Sans résoudre cette problème, on avance à la prochaine section – être et apparence. Dans cette section il prendre plaisir à mettre en opposition la théorie de connaissance moderne (qui aurait pris son départ chez Descartes) et la façon Grec de parler des apparences. Pour expliquer la façon Grec (surtout la façon de Parménide et Héraclite – selon Heidegger) de comprendre apparence, il nous amène à travers une exposition de l’étymologie du mot, et des multiples sens qu’on peut donner à ce mot. La conclusion de la section est que l’apparence, proprement définis, est un aspect de l’être, ou, peut-être, plus radicalement, « Apparence signifie ici exactement la même chose qu’être (p. 109). », ou « ‘Être’ veut dire ‘apparaître’ (p. 110). » Apparence veut dire, selon Heidegger, « le se-montrer, le se-présenter, l’ad-sister, la pro-jacence (p. 109). » Est-ce que apparence est être, ou est-ce seulement un aspect d’être? C’est-à-dire, est-ce qu’on devrait l’utilisé comme synonyme de être, ou pour décrire être? Dans cette section on nous explique d’avantage, ce qu’il veut dire quand il dit que le devenir est être. On nous explique que le devenir est l’apparence de l’être (p. 123). Ce qui me ramène à ma question précédente. Est-ce qu’on parle ici de l’être de l’étant (ou de l’essence de l’être de l’étant – p. 123)? Le devenir n’est pas, proprement parlant, être – « présence qui-apparaît-en-s’épanouissant (p. 123) », mais ce n’est pas non-plus non-être – « absence (p.123) ».  Le devenir est l’apparence (l’alternance entre l’épanouissement et l’évanouissement) ce qui est l’essence de l’être de l’étant!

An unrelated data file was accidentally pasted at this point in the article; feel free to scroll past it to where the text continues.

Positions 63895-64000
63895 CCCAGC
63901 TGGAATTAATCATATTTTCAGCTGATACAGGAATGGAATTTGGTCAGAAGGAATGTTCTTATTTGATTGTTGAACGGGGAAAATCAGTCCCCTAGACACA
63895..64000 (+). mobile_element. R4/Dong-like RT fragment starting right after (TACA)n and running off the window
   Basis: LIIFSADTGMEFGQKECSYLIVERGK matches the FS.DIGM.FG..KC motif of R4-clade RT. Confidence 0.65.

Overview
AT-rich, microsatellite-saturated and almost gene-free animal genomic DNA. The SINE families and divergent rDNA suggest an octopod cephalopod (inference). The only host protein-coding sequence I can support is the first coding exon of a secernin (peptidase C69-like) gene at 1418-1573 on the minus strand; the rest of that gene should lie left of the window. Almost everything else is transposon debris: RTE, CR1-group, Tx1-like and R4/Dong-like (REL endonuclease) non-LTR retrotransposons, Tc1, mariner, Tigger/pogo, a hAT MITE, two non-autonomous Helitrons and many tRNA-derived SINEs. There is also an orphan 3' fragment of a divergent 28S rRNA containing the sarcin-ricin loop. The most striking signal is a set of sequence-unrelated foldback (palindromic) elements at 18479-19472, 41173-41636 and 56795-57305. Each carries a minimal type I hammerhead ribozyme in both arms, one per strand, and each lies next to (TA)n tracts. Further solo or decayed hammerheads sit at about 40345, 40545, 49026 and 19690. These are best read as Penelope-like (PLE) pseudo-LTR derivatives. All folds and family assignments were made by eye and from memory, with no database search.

Comme d'habitude, je ne suis pas sur, mais, je pense qu'on avance un peu dans notre compréhension de l'être selon Heidegger.

Friday, December 7, 2012


The Moral Quest: Foundations of Christian Ethics. Stanley J. Grenz. InterVarsity Press, 1997.379 pp.$30.00. ISBN0-8308-1549-X.

This book is, according to Stanley Grenz himself, the result of fifteen years of teaching ethics.[1] Just a quick glance through the exhaustive endnotes (some 48 pages), and the bibliography (some 17 pages long) demonstrates that Grenz has put a colossal amount of research into this book. It comes with an index for scripture usage, and for the main ideas and authors that we meet as we read through the book. The purpose of the book is to outline, in contrast with the varying philosophical and theological moral systems that have been advanced throughout the years, what the author calls a biblical ethics. In the preface he summarizes his conclusion: “My basic conclusion is that the Christian ethic is the outworking in life of the theological vision disclosed in and through the narrative given to us in Scripture.”[2] Grenz recognizes that in order to write a book that provides a complete moral theory he will have to interact with the some of the more important moral theories that have been produced by the philosophers and theologians of the past.